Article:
Caregiving, especially for individuals diagnosed with memory loss or Alzheimer’s, is hard work especially when the loved one receiving care no longer recognizes the caregiver. Many caregivers feel better if they maintain tight control over the caregiving situation — meaning controlling their loved ones’ physical behaviors and actions. In this type of caregiving situation tight control is the opposite of what’s needed.
While visiting with a wife caregiving for her husband, she repeatedly told her husband to sit down, when all he wanted to do was walk circles around the living room and kitchen. She felt it important to regulate everything her husband ate. Including not allowing him to have foods he would actually eat like cookies and ice cream, yet she wondered why he was losing weight. She wanted her husband to read books that he could no longer mentally follow, because previously he read all the time.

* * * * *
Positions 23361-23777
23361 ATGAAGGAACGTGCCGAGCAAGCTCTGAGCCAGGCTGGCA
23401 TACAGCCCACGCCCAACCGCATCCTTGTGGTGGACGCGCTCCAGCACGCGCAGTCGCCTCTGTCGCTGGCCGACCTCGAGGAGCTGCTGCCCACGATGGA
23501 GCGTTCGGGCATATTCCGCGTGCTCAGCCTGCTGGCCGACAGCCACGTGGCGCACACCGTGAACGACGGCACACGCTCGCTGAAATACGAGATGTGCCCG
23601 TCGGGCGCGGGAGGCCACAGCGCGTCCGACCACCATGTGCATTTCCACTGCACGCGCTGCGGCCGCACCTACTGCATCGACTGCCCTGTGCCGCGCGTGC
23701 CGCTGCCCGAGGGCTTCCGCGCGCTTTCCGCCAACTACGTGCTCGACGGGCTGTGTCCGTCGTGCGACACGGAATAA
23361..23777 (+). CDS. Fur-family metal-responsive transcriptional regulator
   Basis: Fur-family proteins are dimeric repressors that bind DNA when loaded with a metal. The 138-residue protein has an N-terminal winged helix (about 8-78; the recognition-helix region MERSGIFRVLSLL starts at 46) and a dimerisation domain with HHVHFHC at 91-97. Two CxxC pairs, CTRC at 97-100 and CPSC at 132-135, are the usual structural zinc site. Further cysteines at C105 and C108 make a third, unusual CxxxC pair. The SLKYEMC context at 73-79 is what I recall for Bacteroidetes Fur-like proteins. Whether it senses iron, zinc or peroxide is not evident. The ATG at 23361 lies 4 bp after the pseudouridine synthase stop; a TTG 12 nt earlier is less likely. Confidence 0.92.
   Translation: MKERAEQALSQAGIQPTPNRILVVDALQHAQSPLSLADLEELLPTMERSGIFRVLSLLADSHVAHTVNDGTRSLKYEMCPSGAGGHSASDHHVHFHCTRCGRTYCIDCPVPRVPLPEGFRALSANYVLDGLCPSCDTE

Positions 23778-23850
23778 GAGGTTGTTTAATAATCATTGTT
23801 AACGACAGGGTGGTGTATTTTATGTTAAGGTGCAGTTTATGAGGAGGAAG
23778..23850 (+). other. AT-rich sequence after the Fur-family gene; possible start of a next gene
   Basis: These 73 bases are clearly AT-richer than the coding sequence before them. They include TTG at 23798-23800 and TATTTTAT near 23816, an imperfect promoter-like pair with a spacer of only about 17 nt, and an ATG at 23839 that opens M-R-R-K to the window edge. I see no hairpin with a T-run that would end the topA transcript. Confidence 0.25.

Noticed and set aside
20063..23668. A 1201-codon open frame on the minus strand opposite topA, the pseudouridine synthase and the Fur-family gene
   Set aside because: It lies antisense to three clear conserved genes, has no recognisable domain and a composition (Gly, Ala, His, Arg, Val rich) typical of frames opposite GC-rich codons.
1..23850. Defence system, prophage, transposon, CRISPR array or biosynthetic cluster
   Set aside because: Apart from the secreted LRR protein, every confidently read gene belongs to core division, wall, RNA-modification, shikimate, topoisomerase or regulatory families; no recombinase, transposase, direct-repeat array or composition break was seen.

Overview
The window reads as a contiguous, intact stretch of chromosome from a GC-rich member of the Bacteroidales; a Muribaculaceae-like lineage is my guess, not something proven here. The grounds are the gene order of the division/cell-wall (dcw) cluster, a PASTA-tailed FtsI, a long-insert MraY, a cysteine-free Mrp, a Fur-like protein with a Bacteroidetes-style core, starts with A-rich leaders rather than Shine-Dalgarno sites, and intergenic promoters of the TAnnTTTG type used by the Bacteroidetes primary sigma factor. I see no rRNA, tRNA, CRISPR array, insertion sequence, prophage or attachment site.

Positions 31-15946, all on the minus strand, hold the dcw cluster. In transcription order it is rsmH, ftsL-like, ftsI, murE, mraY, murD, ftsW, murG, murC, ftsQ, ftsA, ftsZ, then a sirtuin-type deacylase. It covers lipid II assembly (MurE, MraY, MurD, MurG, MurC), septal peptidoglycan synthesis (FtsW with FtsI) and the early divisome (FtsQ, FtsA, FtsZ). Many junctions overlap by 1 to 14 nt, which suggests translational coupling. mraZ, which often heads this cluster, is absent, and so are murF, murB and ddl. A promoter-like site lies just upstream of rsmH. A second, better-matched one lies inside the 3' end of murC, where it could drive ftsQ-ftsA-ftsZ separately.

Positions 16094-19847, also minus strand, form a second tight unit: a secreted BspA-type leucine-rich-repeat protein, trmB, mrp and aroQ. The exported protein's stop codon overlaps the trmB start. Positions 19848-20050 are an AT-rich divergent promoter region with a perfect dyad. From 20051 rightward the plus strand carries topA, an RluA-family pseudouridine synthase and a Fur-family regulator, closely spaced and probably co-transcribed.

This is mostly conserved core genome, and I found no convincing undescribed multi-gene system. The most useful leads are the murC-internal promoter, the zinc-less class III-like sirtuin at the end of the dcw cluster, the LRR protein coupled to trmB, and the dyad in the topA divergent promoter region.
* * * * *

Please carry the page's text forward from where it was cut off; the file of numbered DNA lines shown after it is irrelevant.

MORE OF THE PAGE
In these caregiving situations, control relates more to the wish of a spouse to not lose the person they married. Even though by this time, the person may be physically present but mentally there is little recognition. Wanting to maintain control in caregiving situations where memory loss exists is more about the caregiver spouse grieving the loss of a loved one than the needs of the spouse requiring care. Many times we forget that caregiving is about the person for whom we’re providing care. Caregiving is not and should not be about the caregiver, although boundaries do need to be set about the type of care we are able and willing to provide.
This is where caregiving education is important. Many caregivers care for a loved one with memory loss or Alzheimer’s disease and never become educated or attend a support group. Their actions toward their loved one may be seen by educated outsiders as abusive because the caregiver really doesn’t understand that their actions are resulting in behaviors that are more extreme like anxiety, pacing, crying, wringing of hands and other disturbances.
The Caring Generation provides education for caregivers so that relationships, rather than being burdensome or filled with guilt, remind us that life is precious and time on earth short. There are also many organizations, like The Care Navigator, that provide care coordination and support to caregiving families on a local basis.